“Having said this much about the libretto, let us return to the performance of last evening, wherein there was everything to commend in the production of the opera. In addition to Tostee, Lambele, and the comic trio who made the fortune of ‘La Grande Duchesse,’ there were two first appearances; Mr. Houdin, who is a low comic of an original and exceedingly funny kind, and Mr. Decre, a tenor of fair voice and an agreeable singer, who took the part of Paris. Mlle. Tostee sang with more voice than usual, and made the classic Helen supremely ridiculous by her rakish offers at the cancan, the absence of which breakdown is keenly felt in this opera because it occurs in the other works of Offenbach. The scenery and dresses were very fresh and attractive, and in all the details of stage business there was a care and attention that was commendable. The opera will be repeated.”
“’La Belle Hélène’—Mr. BATEMAN’S second success in America in the way of opera bouffe—was received here last evening, on the occasion of its reproduction, with the same distinct and emphatic indorsement which greeted it on its first performance. Mlle. TOSTEE was, as heretofore, the Hélène, and sang and acted in that astounding part with more than her usual spirit. At one time it seemed that ‘Le Mari Sage’ would be an evening’s entertainment, so often was it demanded. Paris indeed presented Menelaus with a stool on which he might hear his reiterated upbraiding with comparative conjugal comfort. In this, as in all other parts with which we are acquainted, Mlle. TOSTEE is admirable. Her way is inimitable, and it takes. This is all that can be said of SCHNEIDER, and all that need be said of anyone. We must add, however, that Mlle. TOSTEE sings better now than ever.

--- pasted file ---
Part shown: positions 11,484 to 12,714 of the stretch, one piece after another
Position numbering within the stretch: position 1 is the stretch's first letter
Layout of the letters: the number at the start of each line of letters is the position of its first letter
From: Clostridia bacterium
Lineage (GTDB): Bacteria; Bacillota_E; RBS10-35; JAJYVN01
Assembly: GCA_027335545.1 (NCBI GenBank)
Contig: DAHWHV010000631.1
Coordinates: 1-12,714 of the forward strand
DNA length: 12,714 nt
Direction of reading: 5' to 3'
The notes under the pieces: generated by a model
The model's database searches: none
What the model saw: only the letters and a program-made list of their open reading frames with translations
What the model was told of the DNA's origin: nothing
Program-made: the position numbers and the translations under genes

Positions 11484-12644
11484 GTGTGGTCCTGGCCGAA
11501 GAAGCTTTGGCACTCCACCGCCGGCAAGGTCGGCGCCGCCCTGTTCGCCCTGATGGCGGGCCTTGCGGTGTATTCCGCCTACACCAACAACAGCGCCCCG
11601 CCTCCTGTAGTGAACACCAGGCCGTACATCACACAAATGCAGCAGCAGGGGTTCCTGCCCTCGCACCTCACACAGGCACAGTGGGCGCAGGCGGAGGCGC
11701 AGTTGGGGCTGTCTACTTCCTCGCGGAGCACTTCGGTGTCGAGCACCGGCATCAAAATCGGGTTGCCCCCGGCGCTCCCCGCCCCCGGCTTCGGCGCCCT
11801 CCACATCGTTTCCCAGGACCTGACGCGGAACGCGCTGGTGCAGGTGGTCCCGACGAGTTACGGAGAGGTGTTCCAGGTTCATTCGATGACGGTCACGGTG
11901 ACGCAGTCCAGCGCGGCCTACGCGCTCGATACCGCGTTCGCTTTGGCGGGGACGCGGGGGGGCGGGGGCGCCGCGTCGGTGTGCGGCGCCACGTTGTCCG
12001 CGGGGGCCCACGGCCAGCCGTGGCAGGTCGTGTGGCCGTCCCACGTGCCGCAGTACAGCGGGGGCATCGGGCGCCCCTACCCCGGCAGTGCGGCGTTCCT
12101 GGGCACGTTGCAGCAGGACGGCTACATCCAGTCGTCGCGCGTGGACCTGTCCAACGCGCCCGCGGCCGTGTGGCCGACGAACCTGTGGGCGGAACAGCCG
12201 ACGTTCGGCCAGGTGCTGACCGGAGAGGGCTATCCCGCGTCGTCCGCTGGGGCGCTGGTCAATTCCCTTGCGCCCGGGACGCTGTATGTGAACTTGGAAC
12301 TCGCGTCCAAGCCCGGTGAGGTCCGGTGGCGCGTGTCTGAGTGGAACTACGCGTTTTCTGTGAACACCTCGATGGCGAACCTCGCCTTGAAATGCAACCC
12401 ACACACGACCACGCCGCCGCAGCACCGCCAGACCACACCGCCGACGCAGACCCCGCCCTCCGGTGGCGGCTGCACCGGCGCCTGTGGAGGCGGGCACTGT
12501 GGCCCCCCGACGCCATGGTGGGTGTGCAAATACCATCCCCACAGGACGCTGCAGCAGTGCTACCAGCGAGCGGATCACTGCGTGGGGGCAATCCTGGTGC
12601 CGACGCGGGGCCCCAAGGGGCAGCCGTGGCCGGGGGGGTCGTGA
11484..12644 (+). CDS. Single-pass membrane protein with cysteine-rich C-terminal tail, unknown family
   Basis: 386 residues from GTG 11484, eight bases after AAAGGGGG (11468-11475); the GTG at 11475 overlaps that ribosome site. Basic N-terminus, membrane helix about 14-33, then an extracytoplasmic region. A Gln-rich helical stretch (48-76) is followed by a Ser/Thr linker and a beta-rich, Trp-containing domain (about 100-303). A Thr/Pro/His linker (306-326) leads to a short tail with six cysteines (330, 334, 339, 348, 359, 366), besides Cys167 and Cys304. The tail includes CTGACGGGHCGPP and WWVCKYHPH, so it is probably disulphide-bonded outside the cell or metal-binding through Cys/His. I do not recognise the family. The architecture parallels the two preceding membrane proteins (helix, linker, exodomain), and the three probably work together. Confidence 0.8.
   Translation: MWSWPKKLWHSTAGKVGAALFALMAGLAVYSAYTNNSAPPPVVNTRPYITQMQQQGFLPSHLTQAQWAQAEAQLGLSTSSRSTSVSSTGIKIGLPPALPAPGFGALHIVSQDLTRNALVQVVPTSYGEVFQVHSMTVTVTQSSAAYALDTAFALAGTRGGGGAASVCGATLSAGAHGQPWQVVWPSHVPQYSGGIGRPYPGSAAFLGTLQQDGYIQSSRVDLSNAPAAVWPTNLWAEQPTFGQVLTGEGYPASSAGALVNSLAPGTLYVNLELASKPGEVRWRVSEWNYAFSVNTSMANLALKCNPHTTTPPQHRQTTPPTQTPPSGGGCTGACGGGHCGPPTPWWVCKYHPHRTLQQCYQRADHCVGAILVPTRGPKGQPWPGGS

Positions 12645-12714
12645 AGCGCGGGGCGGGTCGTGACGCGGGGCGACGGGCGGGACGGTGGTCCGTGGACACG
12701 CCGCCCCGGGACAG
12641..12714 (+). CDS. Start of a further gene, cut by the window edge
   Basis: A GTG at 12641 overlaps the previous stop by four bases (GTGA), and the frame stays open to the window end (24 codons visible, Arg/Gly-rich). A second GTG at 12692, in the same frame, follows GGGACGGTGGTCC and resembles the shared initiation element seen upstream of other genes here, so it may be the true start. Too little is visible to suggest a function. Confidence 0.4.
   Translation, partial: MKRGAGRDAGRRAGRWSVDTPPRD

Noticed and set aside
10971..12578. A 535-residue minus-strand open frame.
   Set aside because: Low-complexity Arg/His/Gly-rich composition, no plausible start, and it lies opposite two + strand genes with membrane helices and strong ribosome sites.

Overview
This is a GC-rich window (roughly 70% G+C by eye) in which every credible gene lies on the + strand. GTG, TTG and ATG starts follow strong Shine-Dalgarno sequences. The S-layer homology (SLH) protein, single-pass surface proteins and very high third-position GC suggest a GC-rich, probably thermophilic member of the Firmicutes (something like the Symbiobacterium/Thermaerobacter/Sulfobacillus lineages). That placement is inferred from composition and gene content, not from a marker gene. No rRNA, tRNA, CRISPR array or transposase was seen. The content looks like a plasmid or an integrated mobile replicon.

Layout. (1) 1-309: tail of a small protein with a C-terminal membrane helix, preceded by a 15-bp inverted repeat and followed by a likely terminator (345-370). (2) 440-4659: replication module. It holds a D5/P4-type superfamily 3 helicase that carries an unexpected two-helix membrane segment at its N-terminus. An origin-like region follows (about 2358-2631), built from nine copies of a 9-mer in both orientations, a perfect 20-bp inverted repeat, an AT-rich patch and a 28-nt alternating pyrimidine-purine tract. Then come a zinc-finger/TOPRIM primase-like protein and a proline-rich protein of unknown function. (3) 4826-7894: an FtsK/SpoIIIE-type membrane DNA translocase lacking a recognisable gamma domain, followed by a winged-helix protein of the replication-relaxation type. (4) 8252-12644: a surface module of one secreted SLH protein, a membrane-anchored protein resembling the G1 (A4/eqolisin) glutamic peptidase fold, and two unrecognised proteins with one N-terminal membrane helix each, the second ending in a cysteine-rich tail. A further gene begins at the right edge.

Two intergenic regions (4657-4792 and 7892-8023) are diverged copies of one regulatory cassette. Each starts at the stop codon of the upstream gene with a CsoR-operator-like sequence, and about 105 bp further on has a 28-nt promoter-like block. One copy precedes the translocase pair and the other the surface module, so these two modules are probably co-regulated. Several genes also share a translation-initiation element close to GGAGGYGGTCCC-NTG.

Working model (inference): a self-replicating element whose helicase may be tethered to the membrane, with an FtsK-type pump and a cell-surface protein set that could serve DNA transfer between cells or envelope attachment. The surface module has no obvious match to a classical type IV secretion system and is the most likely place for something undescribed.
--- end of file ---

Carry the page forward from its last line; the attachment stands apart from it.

"Mlle. LAMBELE was an excellent Orestes. The lady’s career so far has been one of expectation rather than of success. Last evening she threw off the vail [sic] that had shrouded her efforts, and was the best Orestes we have had in this City. M. DUCHESNE, the original Agamemnon, was received with applause, and sang and acted excellently. The Paris of M. DUCRE lacks animation and fun. It is altogether inferior to the performance of M. GUFFROY, albeit superior in certain points of vocal art. M. LEDUC was welcomed heartily as Menelaus, and acted the part with that watchful quietness for which he is remarkable. The remaining parts were all intrusted [sic] to good hands, and the result was a performance which gave general satisfaction. The orchestra and chorus were excellent. New scenery and dresses were prepared for the occasion, and the revival in every way was equal to a new production, and as such will be remembered by many who witnessed it last evening.”
Die schöne Helene at Pike’s opera house performed in the famous antique costume seems to have found sufficient admirers who want to see it. Bateman took care of brilliant scenery and a good cast; thus the Offenbach opera will probably stay on for several more weeks.
“Offenbach continues to draw at both the opera houses. ‘Geneviève de Brabant’ enters upon its fourth week at the French theatre, and ’La Belle Hélène’ runs her brilliant course at Pike’s. This, though, is the last week of the flirtations of the fickle Queen of Sparta. ‘Barbe-Bleue’ begins to poison his wives again next Monday at the establishment, when the charming Irma will be welcomed back to the city.
“In the manner in which both the managers [Grau, at the French Theatre, and Bateman] have presented the operas they have taken in hand, they have more than fulfilled every promise made to the public. It is so pleasant to find a thing perfectly done in all its details. This has not been an easy task with an opera like ‘Geneviève,’ that has such a mass of supplementary parts. Outside of the sextet of principal voices and the chorus, there is a quantity of side work to be done in this opera—Tyrolean trios, quartets of hunters, an army of supernumeraries for various purposes of detail. Mr. Grau puts the force engaged in the representation at 140—a truly liberal and munificent way of doing the work. If this splendid force could only be put upon an opera that was worth the labor! Mr. Grau would doubtless be willing, so would Mr. Bateman, but they probably distrust the public. It is their business to give the public what the public wants and will pay for; and if we don’t want anything better than Offenbach, it is our misfortune, and not certainly the fault of the managers.”